The Fund will seek to serve as a “one stop shop” through project completion and deliver acquisition and predevelopment loans to encourage the development of affordable housing projects as well as construction for the same projects. UCNS is an experienced underwriter of all of the proposed Fund products. They will provide their standard underwriting diligence for the Fund, with special attention given to entitlement risk, as well as to community and public sector support, both monetary and political. For certain products, the Fund may require demonstrated public sector support through cash delivered at closing or a commitment to fund during the construction or permanent phase of the project. Although the Fund will not originate permanent loans directly, it will explore “preferred partner” relationships with permanent lenders that will offer competitive options and a continuum of financing products to borrowers.

The Fund estimates variable interest rates will range between 2.00% and 3.25%, based on a blended cost of capital. An origination fee that ranges between 0.75% ‐ 1.25% will also be added to each loan. Origination fees will be split between the originator (UCNS) and the Servicer (Zions Bank) with .25% of each loan origination fee going to Zions Bank and the balance to UCNS. Borrowers receive a blended floating rate. The following table provides an overview of the projected terms of each loan:

Low Income Housing Tax Credit Projects

Acquisition Pre‐Development Construction
Term up to 36 months up to 24 months up to 24 months
(with Possible 12‐Mo Ext)
Rate* Note Rate = 90d L + 3.25% Note Rate = 90d L + 3.25% Note Rate = 90d L + 2.25%
Amortization Interest Only Interest Only Interest Only
Fee 1.25% 1.25% 1.25%
LTV 90% 90% 90%
LTC 90% 90% 90%
Min Loan $250,000 $100,000 $3,000,000
Max Loan $2,000,000 $400,000 $15,000,000
Recourse Full to borrower and guarantors
(unless borrower is non‐profit, in
which there may be no guarantors)
Full to borrower and guarantors
(unless borrower is non‐profit, in
which there may be no guarantors)
Full to borrower and guarantors
(unless borrower is non‐profit, in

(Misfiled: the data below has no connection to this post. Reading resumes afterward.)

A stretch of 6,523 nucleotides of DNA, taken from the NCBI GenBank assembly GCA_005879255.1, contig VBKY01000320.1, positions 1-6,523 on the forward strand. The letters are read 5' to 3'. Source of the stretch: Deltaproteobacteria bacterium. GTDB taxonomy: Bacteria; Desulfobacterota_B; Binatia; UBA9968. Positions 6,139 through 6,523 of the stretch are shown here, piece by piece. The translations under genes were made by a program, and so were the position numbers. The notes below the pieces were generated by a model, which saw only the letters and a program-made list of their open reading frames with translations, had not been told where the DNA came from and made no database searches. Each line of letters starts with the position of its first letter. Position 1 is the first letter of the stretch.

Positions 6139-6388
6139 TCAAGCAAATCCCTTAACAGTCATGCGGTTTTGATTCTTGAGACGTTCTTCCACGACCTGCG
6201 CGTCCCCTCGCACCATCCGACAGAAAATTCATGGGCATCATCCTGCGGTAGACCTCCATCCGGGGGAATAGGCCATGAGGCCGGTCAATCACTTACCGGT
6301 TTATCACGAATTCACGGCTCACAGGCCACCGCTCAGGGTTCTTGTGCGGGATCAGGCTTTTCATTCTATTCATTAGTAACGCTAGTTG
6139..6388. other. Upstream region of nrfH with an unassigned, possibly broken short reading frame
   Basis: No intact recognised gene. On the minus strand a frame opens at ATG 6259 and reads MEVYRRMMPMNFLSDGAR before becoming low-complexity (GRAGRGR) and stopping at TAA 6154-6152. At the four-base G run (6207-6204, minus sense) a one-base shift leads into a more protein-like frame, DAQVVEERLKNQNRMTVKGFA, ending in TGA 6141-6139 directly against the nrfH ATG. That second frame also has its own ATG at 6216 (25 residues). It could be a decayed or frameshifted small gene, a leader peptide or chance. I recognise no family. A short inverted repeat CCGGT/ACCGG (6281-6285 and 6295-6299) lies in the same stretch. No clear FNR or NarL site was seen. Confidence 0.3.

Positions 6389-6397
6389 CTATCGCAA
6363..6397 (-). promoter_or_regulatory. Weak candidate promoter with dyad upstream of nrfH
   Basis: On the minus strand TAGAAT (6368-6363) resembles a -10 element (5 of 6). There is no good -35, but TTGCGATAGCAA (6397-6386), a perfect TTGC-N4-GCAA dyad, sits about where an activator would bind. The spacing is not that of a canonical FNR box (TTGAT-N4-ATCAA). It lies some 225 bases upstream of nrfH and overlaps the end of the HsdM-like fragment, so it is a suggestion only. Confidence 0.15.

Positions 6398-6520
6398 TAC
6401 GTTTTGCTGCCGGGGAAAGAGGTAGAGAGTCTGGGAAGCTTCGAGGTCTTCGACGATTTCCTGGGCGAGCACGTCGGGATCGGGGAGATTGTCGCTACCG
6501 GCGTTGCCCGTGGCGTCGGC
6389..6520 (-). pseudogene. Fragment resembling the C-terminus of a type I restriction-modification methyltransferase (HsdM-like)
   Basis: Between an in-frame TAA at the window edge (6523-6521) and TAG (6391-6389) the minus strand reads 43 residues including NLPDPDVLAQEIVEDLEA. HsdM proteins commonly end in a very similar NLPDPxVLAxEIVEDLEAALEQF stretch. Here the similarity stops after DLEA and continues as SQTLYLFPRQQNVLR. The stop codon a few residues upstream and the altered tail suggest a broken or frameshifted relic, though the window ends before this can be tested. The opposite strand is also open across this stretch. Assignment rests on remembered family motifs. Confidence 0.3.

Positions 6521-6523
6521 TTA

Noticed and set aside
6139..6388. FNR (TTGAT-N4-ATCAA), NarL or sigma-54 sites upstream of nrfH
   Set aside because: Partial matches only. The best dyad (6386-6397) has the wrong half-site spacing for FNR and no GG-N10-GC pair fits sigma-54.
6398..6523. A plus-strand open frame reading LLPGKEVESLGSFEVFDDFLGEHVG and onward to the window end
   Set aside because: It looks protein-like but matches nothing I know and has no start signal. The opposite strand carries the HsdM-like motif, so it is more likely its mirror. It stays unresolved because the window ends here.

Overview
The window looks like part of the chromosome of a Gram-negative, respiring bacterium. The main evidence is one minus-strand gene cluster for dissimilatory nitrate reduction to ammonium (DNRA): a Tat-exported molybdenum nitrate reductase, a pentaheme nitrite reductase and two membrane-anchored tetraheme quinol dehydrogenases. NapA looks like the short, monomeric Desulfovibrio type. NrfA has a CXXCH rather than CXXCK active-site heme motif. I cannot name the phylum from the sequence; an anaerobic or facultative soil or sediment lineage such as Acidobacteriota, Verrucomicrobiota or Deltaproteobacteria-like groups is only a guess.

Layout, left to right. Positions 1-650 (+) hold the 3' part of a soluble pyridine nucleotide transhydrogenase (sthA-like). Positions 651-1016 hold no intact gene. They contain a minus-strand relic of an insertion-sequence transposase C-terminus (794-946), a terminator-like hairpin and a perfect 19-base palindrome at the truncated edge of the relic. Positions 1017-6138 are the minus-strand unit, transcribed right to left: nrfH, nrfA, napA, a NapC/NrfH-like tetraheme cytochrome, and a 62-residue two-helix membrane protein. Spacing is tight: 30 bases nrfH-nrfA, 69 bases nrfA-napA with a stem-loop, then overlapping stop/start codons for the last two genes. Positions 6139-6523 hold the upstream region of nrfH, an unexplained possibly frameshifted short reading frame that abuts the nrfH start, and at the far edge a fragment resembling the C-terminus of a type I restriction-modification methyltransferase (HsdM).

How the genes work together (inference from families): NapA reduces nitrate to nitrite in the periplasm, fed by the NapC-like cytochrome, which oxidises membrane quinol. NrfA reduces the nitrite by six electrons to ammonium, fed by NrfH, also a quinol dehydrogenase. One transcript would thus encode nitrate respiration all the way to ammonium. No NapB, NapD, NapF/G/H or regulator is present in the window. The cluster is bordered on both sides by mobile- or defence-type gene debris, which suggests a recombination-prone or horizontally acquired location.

which there may be no guarantors)
Min DSCR N/A N/A Pro forma 1.20x (at 6.5% and 30 yr am)
Min DY N/A N/A Pro forma 9.10%
Financials Borrower ‐ 3 yrs GAAP and TR’s
Guarantor ‐current FS and 3 yrs TR
Borrower ‐ 3 yrs GAAP and TR’s
Guarantor ‐current FS and 3 yrs TR
Borrower ‐ 3 yrs GAAP and TR’s
Guarantor ‐current FS and 3 yrs TR
Contractor N/A N/A Licensed GC w/ experience commensurate to project
Personal Guarantees All individuals w/ =>20% ownership in borrower All individuals w/ =>20% ownership in borrower All individuals w/ =>20% ownership in borrower

*The loan servicer would receive an upfront 0.25% fee on all loan types with the exception of construction loans, in which the servicer would receive 0.50% fee.

Conventional Projects

Acquisition Pre‐Development Construction
Term up to 36 months up to 24 months up to 24 months
(with Possible 12‐Mo Ext)
Rate Note Rate = 90d L + 3.4% Note Rate = 90d L + 3.4% Note Rate = 90d L + 3.0%
Amortization Interest Only Interest Only Interest Only
Fee 0.75% ‐ 1.25%* 0.75% ‐ 1.25%* 0.75 – 1.25%*
LTV 85% 75% 80%
LTC 85% 75% 80%
Min Loan $500,000 $100,000 $3,000,000
Max Loan $3,500,000 $400,000 $15,000,000
Recourse Full to borrower and guarantors Full to borrower and guarantors Full to borrower and guarantors
Min DSCR N/A N/A Pro Forma 1.20x (at 6.5% and 30 yr am)
Min DY N/A N/A 9.10%
Financials Borrower ‐ 3 yrs GAAP and TR’s
Guarantor ‐current FS and 3 yrs TR
Borrower ‐ 3 yrs GAAP and TR’s
Guarantor ‐current FS and 3 yrs TR
Borrower ‐ 3 yrs GAAP and TR’s
Guarantor ‐current FS and 3 yrs TR
Contractor N/A N/A Licensed GC w/ experience commensurate to project
Personal Guarantees All individuals w/ =>20% ownership in borrower All individuals w/ =>20% ownership in borrower All individuals w/ =>20% ownership in borrower

*The loan servicer would receive an upfront 0.25% fee on all loan types with the exception of construction loans, in which the servicer would receive 0.50% fee.


Loan proceeds may be used for a broad range of activities, including but not limited to: architecture, engineering, environmental studies, soils reports, surveys, market studies, appraisals, deposits or other site control expenses, escrow, title, and brokers fees, hazard insurance, liability insurance, property taxes, site security, financing fees, and debt service expenses.


Loan proceeds may be used for the acquisition of vacant land and/or real property and lot development expenses. A maximum of $400,000 of loan proceeds may be used for predevelopment costs. The high LTV will reduce the need for developers to line up multiple sources of financing, enabling them to make offers on available land quickly.


Loan proceeds may be used to pay costs of development and construction and will require all land use and permit approvals in place prior to closing. Facilities are disbursed on a draw‐down basis, are interest only with an interest reserve included in the loan budget, and intended to advance the project to completion of construction.